Bryce Perkins, the man convicted of the 2009 murder of Marine Daniel Gueringer was supposed to be sentenced this morning. But it was postponed after the defense raised several issues before the court.
Perkins stands convicted of second degree murder of Gueringer after an appeal court decision that reinstates the jury verdict reached in February 2011. That verdict was not unanimous and does not have to be in Louisiana where a 10-2 vote is sufficient.
However, it's an issue raised by Defense Attorney King Alexander. "The legal traditions in which we get our right to trial by jury has always been unanimous jury. It has always taken only one dissenting juror to create a hung jury and a mistrial. Why is it different in Louisiana and Oregon that it takes three jurors to hang a jury instead of one. This makes a huge, significant difference," said Alexander.
However, Prosecutor Rick Bryant disagrees and does not expect the U.S. Supreme Court to change its position. "We have no concern, that's been litigated for twenty years. That's typical defense attorney motion that never has any merit. That's been shot down by both the Supreme Court of the United States, Supreme Court of Louisiana which allows non-unanimous verdicts in certain cases. Doesn't apply to death penalty cases, but in other cases it applies. So, that's been litigated in the past. It's sort of a frivolous motion but I guess defense attorneys feel an obligation to file it in every case," said Bryant.
He says it's up to individual states whether they require a unanimous verdict. "All states could do the same thing Louisiana does. I don't know why they don't. It's very difficult. Can you imagine, in certain areas of the state and country where you have to have unanimous every single time, you know, one person holds out which leads to more jury trials, more hung juries, more delays. I think we have a better system that those states that require unanimity because you can't find people unanimous on anything these days," said Bryant.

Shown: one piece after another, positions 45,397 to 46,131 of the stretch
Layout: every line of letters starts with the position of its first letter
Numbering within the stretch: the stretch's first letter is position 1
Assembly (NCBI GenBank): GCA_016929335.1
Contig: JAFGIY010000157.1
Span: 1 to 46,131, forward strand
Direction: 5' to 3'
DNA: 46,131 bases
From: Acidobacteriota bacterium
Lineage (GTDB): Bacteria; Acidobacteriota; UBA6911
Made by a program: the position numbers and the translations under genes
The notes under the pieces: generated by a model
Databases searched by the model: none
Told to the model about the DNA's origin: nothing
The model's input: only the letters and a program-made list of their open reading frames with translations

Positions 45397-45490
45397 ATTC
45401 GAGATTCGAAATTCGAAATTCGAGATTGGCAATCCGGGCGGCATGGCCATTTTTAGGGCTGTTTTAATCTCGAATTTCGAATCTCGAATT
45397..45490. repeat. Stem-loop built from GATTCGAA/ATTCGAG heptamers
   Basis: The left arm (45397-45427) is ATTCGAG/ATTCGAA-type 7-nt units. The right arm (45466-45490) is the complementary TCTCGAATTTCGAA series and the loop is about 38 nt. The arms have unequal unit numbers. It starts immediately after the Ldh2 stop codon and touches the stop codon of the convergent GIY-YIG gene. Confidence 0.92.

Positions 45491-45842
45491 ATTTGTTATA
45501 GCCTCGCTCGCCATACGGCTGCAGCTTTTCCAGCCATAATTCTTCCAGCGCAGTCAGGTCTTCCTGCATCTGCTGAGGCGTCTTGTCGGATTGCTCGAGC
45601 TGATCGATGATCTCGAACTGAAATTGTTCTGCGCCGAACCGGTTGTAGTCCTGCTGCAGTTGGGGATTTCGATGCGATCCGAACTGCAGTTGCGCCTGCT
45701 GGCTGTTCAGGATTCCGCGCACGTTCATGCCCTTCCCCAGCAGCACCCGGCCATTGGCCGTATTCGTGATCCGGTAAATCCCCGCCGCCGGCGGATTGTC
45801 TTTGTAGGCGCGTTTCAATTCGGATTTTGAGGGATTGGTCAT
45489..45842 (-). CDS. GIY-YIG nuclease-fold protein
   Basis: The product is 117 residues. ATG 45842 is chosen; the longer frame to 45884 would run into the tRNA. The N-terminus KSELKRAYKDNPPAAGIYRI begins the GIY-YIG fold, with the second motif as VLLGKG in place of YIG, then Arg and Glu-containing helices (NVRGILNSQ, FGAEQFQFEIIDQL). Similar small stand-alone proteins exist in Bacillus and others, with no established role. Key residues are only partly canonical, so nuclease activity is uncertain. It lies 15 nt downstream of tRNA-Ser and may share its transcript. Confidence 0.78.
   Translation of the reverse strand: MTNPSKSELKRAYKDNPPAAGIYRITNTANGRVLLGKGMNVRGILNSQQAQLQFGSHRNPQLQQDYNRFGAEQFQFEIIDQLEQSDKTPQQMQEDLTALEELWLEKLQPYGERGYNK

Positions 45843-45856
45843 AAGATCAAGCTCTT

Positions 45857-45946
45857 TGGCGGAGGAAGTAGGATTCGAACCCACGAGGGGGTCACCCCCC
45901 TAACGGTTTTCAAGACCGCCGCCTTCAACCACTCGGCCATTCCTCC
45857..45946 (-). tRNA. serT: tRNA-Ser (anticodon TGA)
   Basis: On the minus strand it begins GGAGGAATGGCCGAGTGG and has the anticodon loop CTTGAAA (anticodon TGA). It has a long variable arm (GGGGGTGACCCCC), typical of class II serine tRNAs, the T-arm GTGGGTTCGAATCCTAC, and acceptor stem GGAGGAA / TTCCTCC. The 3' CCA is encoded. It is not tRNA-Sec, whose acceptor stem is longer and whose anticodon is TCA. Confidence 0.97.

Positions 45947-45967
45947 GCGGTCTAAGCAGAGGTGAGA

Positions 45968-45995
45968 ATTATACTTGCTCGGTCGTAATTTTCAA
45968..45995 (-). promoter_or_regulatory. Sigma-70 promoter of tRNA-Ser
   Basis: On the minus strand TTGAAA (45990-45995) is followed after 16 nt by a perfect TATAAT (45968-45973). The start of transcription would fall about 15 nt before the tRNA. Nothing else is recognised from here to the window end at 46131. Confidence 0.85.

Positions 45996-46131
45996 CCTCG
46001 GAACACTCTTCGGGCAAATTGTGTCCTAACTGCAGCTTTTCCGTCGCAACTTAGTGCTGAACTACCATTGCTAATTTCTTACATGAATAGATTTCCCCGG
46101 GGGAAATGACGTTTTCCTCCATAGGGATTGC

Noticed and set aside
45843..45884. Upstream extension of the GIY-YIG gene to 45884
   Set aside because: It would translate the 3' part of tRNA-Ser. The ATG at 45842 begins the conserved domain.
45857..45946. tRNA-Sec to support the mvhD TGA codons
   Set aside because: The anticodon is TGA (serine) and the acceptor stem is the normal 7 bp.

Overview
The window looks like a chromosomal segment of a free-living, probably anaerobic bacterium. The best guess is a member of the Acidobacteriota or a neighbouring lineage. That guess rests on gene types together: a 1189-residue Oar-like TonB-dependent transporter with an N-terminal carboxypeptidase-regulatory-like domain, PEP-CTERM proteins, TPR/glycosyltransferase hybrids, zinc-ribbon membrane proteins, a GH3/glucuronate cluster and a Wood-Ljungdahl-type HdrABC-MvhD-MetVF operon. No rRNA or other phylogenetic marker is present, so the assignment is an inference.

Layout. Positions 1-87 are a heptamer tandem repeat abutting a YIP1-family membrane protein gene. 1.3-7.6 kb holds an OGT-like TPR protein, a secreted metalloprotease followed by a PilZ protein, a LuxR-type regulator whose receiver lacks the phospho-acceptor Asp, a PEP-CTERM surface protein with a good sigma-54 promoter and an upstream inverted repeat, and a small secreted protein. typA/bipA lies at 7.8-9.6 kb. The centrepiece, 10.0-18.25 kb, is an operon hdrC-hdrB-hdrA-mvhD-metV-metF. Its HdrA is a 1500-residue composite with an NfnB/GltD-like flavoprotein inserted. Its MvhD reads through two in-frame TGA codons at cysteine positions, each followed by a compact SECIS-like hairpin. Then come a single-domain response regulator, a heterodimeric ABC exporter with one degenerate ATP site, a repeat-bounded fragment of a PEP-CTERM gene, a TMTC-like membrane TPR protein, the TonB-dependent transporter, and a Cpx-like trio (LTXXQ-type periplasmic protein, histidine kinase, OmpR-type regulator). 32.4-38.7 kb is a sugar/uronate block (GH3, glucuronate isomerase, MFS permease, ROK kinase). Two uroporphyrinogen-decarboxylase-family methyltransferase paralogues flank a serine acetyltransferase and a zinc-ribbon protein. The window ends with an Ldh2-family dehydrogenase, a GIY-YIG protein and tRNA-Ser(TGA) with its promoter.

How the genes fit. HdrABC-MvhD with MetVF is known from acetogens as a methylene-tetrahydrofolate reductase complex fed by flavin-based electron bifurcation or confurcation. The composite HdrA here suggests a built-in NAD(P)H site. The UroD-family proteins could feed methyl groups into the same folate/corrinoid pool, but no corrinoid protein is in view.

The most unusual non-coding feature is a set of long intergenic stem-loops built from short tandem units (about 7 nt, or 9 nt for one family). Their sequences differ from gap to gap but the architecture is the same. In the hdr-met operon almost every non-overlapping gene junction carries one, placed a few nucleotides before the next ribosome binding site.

Another issue brought up by the defense --whether the jury found specific intent to kill as required. "What exactly happened immediately prior to the firing of the shot. Was it just the accused leveling the gun in a particular direction and discharging it? Was it something that happened, as many witnesses testified, kind of in the struggle and pandemonium?" asked Alexander.
Bryant says the jury's verdict of second degree murder means they did find Perkins had specific intent to kill. "The jury knew exactly what they were doing because they were instructed by the court as to what they had to find in order to return this verdict," said Bryant.
Judge Ron Ware denied all motions and indicated sentencing will go forward on Friday.
Defense attorneys also gave the court a letter from a juror in the case that apparently makes vague suggestions of possible impropriety involving jurors in the case. But at this point neither the state or defense has enough information to say if the allegations have merit. The issue may be raised in post conviction appeals.
Meanwhile, Perkins is set to be sentenced to life in prison at 9 a.m. Friday.